Comodo Detects New Family of Sophisticated Financial Malware

November 22, 2016 | By Comodo

Comodo Threat Research Labs (CTRL) has announced that it has detected a new family of financial malware dubbed as “Gugi/Fanta/Lime”. It is a sophisticated Banking Trojan that can bypass the standard security protocols of an Android operating system (version 6), and take over the operating system. The financial malware seeks system privileges and user credentials, and once it gains them it acquires complete control of the Android device.

Financial malware

CTRL has detected the malware to be active in Russia. This Trojan places an authentic looking counterfeit interface program layer over a genuine application such as the Google Play Store or other mobile banking apps. It tricks users and makes them believe that the interface is genuine and makes them reveal their login credentials and other sensitive information such as credit card and debit card details.

How The Malware Infection Takes Place

Cybercriminals employ social engineering and phishing to initiate the infection. They send out spam messages that contain a hyperlink. If the user is not wary enough and clicks on the hyperlink then the user is taken to a malicious website and is asked to click on another link. Clicking initiates download of Trojan-Banker.AndroidOS.Gugi.c onto the user’s device.

The “Gugi/Fanta/Lime” Trojan now seeks the user’s permission – as from Android version 6 explicit permission of the device user/owner is required for certain permissions for apps as well as for superimposing screens/windows over other apps. If the user grants permission then the Trojan overlays the interface of authentic Google Play Store apps and other mobile banking applications with phishing windows for stealing user credentials.

The malware actually “forces” the user to grant all the needed permissions. While the message on the screen seeks seemingly authentic permission requests, actually the Trojan seeks permissions for app overlay, device administrator rights; send, view and receive SMS and MMS; make calls, read and write contacts, and all other rights it desires. The Fanta Trojan also requests permission for BuildConfig, HindeKeybroad, and ContextThemeWrapper. The malware acquires phone details such as the IMEI (International Mobile Equipment Identity), IMSI (International Mobile Subscriber identity), SubscriberId, SimOperatorName and SimCountryIso.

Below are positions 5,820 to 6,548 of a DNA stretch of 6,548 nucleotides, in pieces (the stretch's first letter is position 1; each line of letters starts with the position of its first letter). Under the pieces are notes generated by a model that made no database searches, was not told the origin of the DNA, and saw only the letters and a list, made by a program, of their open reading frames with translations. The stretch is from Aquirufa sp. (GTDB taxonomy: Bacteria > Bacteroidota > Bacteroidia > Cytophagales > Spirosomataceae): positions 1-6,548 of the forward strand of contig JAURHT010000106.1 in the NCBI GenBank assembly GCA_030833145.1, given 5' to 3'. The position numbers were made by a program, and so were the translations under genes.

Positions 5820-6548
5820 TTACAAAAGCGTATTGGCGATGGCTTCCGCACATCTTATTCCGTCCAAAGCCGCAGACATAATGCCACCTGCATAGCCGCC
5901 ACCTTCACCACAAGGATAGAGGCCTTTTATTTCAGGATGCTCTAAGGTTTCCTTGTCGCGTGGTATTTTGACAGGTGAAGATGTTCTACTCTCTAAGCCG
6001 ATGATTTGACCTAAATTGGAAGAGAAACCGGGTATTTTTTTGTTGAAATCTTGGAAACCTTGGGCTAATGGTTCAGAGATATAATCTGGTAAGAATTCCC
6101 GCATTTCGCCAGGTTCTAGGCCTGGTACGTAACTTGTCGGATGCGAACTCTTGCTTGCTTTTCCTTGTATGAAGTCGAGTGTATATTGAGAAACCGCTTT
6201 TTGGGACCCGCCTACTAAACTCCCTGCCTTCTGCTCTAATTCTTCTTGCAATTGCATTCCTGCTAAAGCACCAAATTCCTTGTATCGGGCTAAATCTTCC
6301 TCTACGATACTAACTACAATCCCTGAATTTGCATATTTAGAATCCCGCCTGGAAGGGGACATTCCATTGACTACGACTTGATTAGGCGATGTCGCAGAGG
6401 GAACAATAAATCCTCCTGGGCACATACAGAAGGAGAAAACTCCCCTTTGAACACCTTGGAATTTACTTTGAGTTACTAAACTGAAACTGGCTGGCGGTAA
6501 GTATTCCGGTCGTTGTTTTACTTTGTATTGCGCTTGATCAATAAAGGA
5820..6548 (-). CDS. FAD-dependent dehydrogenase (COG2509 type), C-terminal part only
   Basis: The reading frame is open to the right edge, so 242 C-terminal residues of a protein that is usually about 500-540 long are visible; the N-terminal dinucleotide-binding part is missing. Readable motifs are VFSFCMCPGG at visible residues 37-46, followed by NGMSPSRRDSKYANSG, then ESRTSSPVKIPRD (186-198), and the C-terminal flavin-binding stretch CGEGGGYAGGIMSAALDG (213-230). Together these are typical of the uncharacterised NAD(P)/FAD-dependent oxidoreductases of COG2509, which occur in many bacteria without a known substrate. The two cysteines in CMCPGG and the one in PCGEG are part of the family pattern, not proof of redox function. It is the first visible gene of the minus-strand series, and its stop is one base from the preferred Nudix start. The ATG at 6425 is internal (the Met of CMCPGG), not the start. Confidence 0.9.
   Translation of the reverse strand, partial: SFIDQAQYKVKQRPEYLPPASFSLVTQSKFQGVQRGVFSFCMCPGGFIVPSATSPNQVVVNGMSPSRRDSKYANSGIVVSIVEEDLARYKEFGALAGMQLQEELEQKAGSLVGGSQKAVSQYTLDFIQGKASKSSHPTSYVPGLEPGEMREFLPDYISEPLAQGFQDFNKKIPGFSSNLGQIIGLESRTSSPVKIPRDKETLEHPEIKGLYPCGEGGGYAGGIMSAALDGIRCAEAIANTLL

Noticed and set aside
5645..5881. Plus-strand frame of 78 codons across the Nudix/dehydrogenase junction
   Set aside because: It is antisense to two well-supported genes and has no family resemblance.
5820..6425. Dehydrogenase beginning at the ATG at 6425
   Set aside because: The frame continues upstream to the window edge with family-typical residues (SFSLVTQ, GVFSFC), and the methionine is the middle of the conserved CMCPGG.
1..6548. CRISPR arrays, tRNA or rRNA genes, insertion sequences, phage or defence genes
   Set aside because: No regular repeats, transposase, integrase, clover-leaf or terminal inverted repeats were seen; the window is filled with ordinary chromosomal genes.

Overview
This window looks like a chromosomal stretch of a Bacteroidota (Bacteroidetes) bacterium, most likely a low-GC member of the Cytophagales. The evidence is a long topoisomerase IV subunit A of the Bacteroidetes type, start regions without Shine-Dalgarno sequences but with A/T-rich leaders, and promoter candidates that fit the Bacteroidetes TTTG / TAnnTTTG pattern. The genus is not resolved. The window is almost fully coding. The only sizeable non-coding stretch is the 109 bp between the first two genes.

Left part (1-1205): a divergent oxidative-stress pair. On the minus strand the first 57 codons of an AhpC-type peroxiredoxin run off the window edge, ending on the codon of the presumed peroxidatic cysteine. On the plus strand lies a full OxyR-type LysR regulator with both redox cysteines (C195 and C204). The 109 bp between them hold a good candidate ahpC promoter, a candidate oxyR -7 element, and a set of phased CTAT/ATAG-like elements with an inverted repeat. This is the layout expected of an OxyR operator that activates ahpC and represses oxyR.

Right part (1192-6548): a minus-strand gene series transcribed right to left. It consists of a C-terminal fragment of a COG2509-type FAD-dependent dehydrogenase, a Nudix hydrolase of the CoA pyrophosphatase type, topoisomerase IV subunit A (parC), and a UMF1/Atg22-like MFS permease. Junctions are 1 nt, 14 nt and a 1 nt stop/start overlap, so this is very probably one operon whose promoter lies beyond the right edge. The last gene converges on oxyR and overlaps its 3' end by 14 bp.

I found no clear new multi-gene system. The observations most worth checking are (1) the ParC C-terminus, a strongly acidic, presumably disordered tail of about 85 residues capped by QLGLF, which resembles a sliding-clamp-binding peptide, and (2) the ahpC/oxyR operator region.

If the user denies permission at any time then the “Gugi/Fanta/Lime” Trojan will completely block the infected device. To regain access to the device, the user has no other option other than to reboot in safe mode and then try to remove/uninstall the Trojan using security solutions.

The Trojan sends an SMS to a Command and Control (CnC) server to establish contact. It uses the WebSocket protocol for interacting with its CnC servers. The malware now overlays authentic app screens with phishing windows and steals all information that is entered on the screens – this includes login credentials and card details.

The “Gugi/Fanta/Lime” Trojan has been mainly used to attack users in Russia till now, and considering its potency, it can be expected to be used worldwide in the future.

How to stay protected?

  • User/employee education on cyber security
  • Users must not click on links in SMS from unknown sources or open attachments from unknown sources.
  • It would be safer not to click on any links in any SMS. The true expansion of the hyperlink can be verified and then opened.
  • Be wary of providing permissions.
  • If an app asks for privileged access then be extra wary before providing the permissions.
  • Phishing SMS and mails may come from spoofed genuine IDs. Be conscious and wary about such attempts.

Online Security

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